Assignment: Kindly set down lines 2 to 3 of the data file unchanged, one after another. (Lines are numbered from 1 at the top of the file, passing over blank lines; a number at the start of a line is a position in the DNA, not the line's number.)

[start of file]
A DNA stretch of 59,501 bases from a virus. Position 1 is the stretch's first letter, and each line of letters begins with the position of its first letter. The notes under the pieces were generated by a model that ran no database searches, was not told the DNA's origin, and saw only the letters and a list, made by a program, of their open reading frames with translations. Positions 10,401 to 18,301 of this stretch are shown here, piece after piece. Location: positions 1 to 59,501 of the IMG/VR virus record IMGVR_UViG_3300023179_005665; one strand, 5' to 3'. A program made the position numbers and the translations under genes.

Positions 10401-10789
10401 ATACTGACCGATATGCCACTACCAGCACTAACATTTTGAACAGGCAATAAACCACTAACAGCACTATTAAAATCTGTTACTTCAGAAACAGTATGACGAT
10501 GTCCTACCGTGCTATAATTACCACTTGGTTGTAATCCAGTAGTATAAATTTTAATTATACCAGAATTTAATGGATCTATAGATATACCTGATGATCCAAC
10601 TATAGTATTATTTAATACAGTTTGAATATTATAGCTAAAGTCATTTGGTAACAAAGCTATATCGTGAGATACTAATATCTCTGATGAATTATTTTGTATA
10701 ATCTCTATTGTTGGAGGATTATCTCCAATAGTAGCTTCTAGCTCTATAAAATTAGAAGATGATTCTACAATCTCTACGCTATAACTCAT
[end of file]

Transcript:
Positions 10401-10789
10401 ATACTGACCGATATGCCACTACCAGCACTAACATTTTGAACAGGCAATAAACCACTAACAGCACTATTAAAATCTGTTACTTCAGAAACAGTATGACGAT